Automakers want to hit your sweet spot, and to that end they provide a lot of variation — even within the same model. And that’s why I was able to test two hugely different versions of the Ford Fiesta, the ST and SFE. Both were painted in “Green Envy,” but that’s where the resemblance ended.

First, the ST. This is a highly entertaining road warrior, aimed at young drivers, with a turbocharged 1.6 liter four-cylinder engine making 197 horsepower (and stirred by a slick six-speed manual). The great thing about this car is that it’s mighty fun to drive while also managing an eminently reasonable 35 mpg on the highway (and 29 mpg overall). Zero to 60 comes up in an impressive 5.8 seconds. Yes, it would run rings around plenty of classic Ferraris (including the megabuck 330 America I saw at Caffeine and Carburetors on Sunday).

Ford Fiesta ST

Spoilers add to the boy racer image. (Photo: Jim Motavalli)

If I were ordering this car, I wouldn’t check the $2,000 Recaro seat option, because while these highly bolstered buckets will keep you in place during a full-lock power slide, they make for awkward entry and exit. And $600 seems a bit steep for the metallic paint, but otherwise you’ll want this $24,785 car as is.

Recaro seats in the Feista

I wouldn't spring for the Recaro seats, a $2,000 option (that includes heated mirrors). (Photo: Jim Motavalli)

I wish Americans would get over their horsepower/V-8-engine fixation, because neither are necessary for a good time. The beauty of the ST is throwing it into corners without slowing down appreciably and have the car taking the bend with absolute confidence. Meanwhile, the tuned exhaust is making beautiful music. People buy Minis for just this experience, but you can also find it in an entry-level Ford.

And then there’s the SFE with EcoBoost (a $995 option), replacing the 1.6-liter with a 123-horsepower turbo one-liter, three-cylinder engine and a five speed. The EPA says you can expect 45 mpg on the highway, 32 in town (37 combined). Motor Trend actually got 47 mpg highway out of it — a rare instance of a car bettering the test in the real world. It says something that a normally aspirated car like this one gets better fuel economy than a hybrid like the 2014 Honda Insight.

The Fiesta SFE EcoBoost uses every trick to reach 45 mpg overall.

The Fiesta SFE EcoBoost uses every trick to reach 45 mpg overall. (Photo: Jim Motavalli)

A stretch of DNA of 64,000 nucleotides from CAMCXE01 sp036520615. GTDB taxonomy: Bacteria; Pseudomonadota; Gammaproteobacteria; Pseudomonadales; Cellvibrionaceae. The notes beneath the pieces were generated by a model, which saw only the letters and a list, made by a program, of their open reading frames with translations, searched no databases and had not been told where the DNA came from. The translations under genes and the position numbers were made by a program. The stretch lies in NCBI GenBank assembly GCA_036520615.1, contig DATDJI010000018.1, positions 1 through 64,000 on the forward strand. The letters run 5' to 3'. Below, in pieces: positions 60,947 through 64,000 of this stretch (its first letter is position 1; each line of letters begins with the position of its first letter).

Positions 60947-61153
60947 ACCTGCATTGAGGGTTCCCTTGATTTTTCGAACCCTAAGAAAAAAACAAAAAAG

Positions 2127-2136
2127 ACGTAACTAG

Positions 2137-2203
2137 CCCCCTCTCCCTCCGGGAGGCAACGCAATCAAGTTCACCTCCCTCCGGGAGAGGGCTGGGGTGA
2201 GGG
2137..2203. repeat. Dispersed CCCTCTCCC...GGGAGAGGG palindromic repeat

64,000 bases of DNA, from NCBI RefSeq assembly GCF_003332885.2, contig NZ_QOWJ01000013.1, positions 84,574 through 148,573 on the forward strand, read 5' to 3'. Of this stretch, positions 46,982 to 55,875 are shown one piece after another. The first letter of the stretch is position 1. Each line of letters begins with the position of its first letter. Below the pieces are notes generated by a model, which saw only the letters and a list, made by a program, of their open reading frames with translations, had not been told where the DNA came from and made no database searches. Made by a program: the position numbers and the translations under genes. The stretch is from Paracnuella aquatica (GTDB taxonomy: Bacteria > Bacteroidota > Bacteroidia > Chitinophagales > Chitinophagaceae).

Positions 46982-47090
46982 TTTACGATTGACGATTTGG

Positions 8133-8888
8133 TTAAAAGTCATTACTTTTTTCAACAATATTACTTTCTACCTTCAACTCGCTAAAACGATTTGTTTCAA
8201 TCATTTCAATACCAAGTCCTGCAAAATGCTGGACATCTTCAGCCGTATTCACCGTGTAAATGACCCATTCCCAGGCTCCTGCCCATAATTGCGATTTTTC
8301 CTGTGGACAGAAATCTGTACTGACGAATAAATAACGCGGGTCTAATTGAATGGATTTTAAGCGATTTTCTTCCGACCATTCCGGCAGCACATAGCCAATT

The SFE should be around $18,000 moderately equipped, and a few things, like the infotainment system, felt bare bones. But the car generally retained the quality feel of Fiestas and Focuses. It cuts weight with 38-pound wheels, and saves energy with a clever alternator that recharges the 12-volt battery on deceleration.

For a three-cylinder, the SFE engine is remarkably smooth, without as much vibration as you’d expect. The only drawback here is that the car isn’t nearly as fun to drive as the ST. I was constantly stirring that five speed trying to find some available power, and it takes 8.3 seconds to 60. Yeah, I know it’s a one-liter, three-cylinder engine, but overtaking can be a challenge. Maybe I wouldn’t have noticed this so much if I hadn’t stepped right from SFE to ST.

The three-cylinder, one-liter EcoBoost engine makes 123 horsepower.

The three-cylinder, one-liter EcoBoost engine makes 123 horsepower. (Photo: Ford)

Still, driving fun isn’t everything. The ST is more than $4,000 extra, and over five years it will cost you $6,000 more to own. It depreciates faster, too. As a commuter car — especially in back-to-back traffic — the SFE EcoBoost can’t be beat. And glomming on to that three-cylinder engine is highly recommended if you want bragging rights down at the Sierra Club meeting.  

Still, I have to admit I’d probably buy an ST despite all this. That 29 mpg overall is still mightily impressive for a car that performs and handles as well as this one. Here's the ST on video:

Jim Motavalli ( @jmotavalli ) writes about cars, technology and the environmental world to anyone curious enough to ask.